ANCHORAGE, Alaska - The pace of the Iditarod Trail Sled Dog Race has quickened over the years, thanks to innovations in dog breeding and gear, and stiffer competition among mushers.
The winner of the first Iditarod in 1973 needed 20 days to cover the 1,100-mile trail from Anchorage to Nome. In 1998, eleven mushers completed the race in less than half that time, and even the last-place finisher arrived in just over 14 days.
The 28th Iditarod started Saturday with a record field of 81 mushers competing for a record purse of $525,000. The winner will take home $60,000 and a new pickup truck.
The field includes six former winners, including defending champion Doug Swingley of Lincoln, Mont., who finished in nine days, 14 hours. Swingley owns the race record of nine days, two hours, set in 1995.
It's animal rights time once againBy LEW FREEDMANTHE ASSOCIATED PRESS
All animal rights organizations are the enemies of all Alaskans.
Basically misinformed, they hate the Iditarod Trail Sled Dog Race. They hate anyone connected to the race and they know nothing about the state's history, tradition and culture.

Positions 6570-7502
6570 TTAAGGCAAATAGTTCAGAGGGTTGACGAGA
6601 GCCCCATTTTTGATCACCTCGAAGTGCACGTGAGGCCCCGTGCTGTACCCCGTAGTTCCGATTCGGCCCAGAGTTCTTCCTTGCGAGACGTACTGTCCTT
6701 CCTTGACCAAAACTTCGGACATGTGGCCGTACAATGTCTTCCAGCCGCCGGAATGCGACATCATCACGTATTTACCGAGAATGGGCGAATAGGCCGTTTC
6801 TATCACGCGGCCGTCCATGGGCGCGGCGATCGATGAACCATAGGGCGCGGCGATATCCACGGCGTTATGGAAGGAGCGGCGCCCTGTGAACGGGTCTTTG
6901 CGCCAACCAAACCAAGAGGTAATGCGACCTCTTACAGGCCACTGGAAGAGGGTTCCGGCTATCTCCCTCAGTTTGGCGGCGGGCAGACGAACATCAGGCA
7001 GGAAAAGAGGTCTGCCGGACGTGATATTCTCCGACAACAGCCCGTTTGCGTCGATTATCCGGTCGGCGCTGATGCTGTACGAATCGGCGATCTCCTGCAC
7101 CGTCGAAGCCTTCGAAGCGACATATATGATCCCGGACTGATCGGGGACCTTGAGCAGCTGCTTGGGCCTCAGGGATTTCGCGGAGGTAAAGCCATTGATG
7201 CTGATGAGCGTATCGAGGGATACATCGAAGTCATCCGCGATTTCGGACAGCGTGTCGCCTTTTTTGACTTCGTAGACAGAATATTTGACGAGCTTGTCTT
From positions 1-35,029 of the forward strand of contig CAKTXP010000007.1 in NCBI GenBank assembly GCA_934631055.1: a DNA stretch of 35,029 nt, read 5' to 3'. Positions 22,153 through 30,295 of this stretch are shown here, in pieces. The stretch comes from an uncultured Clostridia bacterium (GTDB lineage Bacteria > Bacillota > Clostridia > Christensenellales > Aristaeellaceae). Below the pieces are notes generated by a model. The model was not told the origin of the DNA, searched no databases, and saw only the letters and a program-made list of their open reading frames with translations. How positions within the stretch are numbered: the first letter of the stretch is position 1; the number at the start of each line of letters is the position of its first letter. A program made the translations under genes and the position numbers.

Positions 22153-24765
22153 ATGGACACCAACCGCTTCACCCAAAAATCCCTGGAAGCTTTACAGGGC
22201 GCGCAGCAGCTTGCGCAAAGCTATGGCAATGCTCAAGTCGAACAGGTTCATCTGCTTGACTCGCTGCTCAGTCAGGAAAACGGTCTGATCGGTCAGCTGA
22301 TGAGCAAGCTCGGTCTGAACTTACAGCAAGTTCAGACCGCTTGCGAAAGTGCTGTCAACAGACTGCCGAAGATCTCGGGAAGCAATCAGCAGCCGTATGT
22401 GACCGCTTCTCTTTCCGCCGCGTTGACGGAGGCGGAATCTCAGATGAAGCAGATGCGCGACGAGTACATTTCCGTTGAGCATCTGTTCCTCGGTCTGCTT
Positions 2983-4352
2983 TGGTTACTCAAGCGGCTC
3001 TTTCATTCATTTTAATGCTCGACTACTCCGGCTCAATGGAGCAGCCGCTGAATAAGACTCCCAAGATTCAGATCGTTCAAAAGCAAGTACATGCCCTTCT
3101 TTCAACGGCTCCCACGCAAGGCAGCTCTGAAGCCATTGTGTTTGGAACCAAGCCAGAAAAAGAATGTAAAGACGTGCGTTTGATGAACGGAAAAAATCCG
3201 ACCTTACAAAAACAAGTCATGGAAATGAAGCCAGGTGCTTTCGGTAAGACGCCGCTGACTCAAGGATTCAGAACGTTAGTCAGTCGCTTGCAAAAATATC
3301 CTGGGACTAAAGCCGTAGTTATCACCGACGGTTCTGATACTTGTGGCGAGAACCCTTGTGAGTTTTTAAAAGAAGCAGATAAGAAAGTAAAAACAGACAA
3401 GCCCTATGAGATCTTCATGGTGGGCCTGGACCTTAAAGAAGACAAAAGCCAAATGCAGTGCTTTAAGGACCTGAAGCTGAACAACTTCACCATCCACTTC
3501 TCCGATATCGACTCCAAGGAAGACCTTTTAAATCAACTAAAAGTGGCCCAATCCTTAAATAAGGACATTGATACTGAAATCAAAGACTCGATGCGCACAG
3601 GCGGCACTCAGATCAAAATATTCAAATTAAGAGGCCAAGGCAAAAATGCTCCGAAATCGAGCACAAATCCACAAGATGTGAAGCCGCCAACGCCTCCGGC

Once again, the know-nothings have popped out of the woodwork with their hysterical, anti-Iditarod rantings, trying to do as much random damage as possible to Alaska's image, to mushing and the Iditarod. Just in time for today's start of the 28th annual 1,100-mile race from Anchorage to Nome, of course.
And, as usual, some gullible suckers fall for the propaganda spread by these organizations without doing any of their own research, without gathering any of their own facts, without checking into what makes the Iditarod a truly special cultural event.
If you are an Iditarod fan, and if you are close enough to the race to get to know mushers well, to visit their dog yards, to appreciate their competitiveness and devotion to a throwback lifestyle, you know that most of the so-called information the Humane Society of the United States and its fellow travelers dispense is malarkey. Their real point is to raise money and membership for their clubs.
Members come off as a bunch of monkey-see, monkey-do robots. (The latest campaign by animal rights activists is to get monkeys declared to be human, isn't it?) The newsletter says the Iditarod is bad, so members believe it's bad. Half of those sheep (couldn't resist that) live in places like California or Florida.